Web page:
Difference between Essence and Extract

Key difference: Essence and extract are both flavoring ingredients. An extract is made by combining oil from the ingredient with an alcohol. This creates a stable, longer-lasting flavoring agent. An essence, on the other hand, can have two distinct meanings. It can either be an imitation extract or it can be highly concentrated form of pure extract.

Essence and extract are both flavoring ingredients. Both are mainly used in a number or recipes to give them the flavoring and/or aroma of the original ingredient. Commonly available essences and extracts are of spices, nuts, herbs, fruits, some flowers, etc. The best known of these are extracts or essences of almond, cinnamon, cloves, ginger, lemon, nutmeg, orange, peppermint, pistachio, rose, spearmint, vanilla, violet, and wintergreen.

Dictionary.com defines an extract as a substance separated or obtained “from a mixture by pressure, distillation, treatment with solvents, or the like.” While, as essence is “a substance obtained from a plant, drug, or the like, by distillation, infusion, etc., and containing its characteristic properties in concentrated form.”

While referring to food ingredients, an extract is made by combining oil from the ingredient with an alcohol. This creates a stable, longer-lasting flavoring agent. Alcohol is used as a binding agent for preserving the flavor’s strength. Ethyl alcohol and vodka are commonly used to make extracts, while, alcohols such as gin, brandy and rum may also be used.

An essence, on the other hand, can have two distinct meanings. It can either be an imitation extract or it can be a highly concentrated form of pure extract; the label on the bottle should specify which. Concentrated essences are essentially very strong extracts that can be twice to even four times as strong as normal extracts.

Natural essences are obtained by extracting the essential oil from the blossoms, fruit, roots, and other parts of the plant or the whole plant. There are four main methods used to produce essences:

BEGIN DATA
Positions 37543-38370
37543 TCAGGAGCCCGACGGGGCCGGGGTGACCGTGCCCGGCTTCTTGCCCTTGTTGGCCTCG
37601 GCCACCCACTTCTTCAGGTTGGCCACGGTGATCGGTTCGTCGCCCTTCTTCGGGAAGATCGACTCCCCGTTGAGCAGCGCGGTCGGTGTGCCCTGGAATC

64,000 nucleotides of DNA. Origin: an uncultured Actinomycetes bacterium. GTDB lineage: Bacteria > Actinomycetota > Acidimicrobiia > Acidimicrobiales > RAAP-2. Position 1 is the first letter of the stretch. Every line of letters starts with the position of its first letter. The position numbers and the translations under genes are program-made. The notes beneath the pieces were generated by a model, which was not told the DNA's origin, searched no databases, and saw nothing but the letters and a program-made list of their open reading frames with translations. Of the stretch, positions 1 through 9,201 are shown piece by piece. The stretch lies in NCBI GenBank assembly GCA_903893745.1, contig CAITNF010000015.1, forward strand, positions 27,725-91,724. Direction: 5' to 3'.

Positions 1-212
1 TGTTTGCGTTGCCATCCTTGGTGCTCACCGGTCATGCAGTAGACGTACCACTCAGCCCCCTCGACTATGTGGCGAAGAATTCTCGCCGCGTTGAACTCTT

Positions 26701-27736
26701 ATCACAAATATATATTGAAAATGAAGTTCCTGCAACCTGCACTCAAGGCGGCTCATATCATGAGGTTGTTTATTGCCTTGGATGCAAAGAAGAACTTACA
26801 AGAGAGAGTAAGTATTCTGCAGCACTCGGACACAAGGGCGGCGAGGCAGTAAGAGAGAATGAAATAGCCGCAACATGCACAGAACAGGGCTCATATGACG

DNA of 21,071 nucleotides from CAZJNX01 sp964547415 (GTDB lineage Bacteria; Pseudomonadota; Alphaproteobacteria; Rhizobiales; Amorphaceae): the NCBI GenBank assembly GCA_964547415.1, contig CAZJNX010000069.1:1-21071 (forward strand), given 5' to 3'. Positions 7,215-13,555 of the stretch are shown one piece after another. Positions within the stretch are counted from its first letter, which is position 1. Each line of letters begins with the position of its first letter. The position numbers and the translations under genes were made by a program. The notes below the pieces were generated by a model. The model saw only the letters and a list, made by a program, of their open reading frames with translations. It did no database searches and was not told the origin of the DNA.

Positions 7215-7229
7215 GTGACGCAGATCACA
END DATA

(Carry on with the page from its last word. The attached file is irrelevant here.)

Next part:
• Expression – when the oil is very plentiful and easily obtained, as in lemon peel.
  • Absorption – generally accomplished by steeping in alcohol, as vanilla beans.
  • Maceration – used to create smaller bits of the whole, as in making peppermint extract, etc.
  • Distillation – used with maceration, but in many cases, it requires expert chemical knowledge and the erection of costly stills.

Imitation essences are chemically created substances that aim to replicate the flavor and/or taste of the original ingredient. These imitation essences usually do not have the delicacy of the natural flavor; however they provide a close enough alternative that is more convenient then actual ingredients or extracts, especially when the ingredients or extracts are not easily available or are too expensive.

Still, many people find that imitation essences tend to have an artificially produced taste that does not match with the original taste of the ingredient or with pure extract. These people recommend using the ingredient, ingredient paste or pure extract, even though these tend to be quite expensive.

Moreover, at times imitation essences tend to be weaker than natural extracts. Hence, many people recommend doubling the amount of imitation essence used as opposed to extract.

Image Courtesy: optimalnutritionllc.com, fleetwick.com

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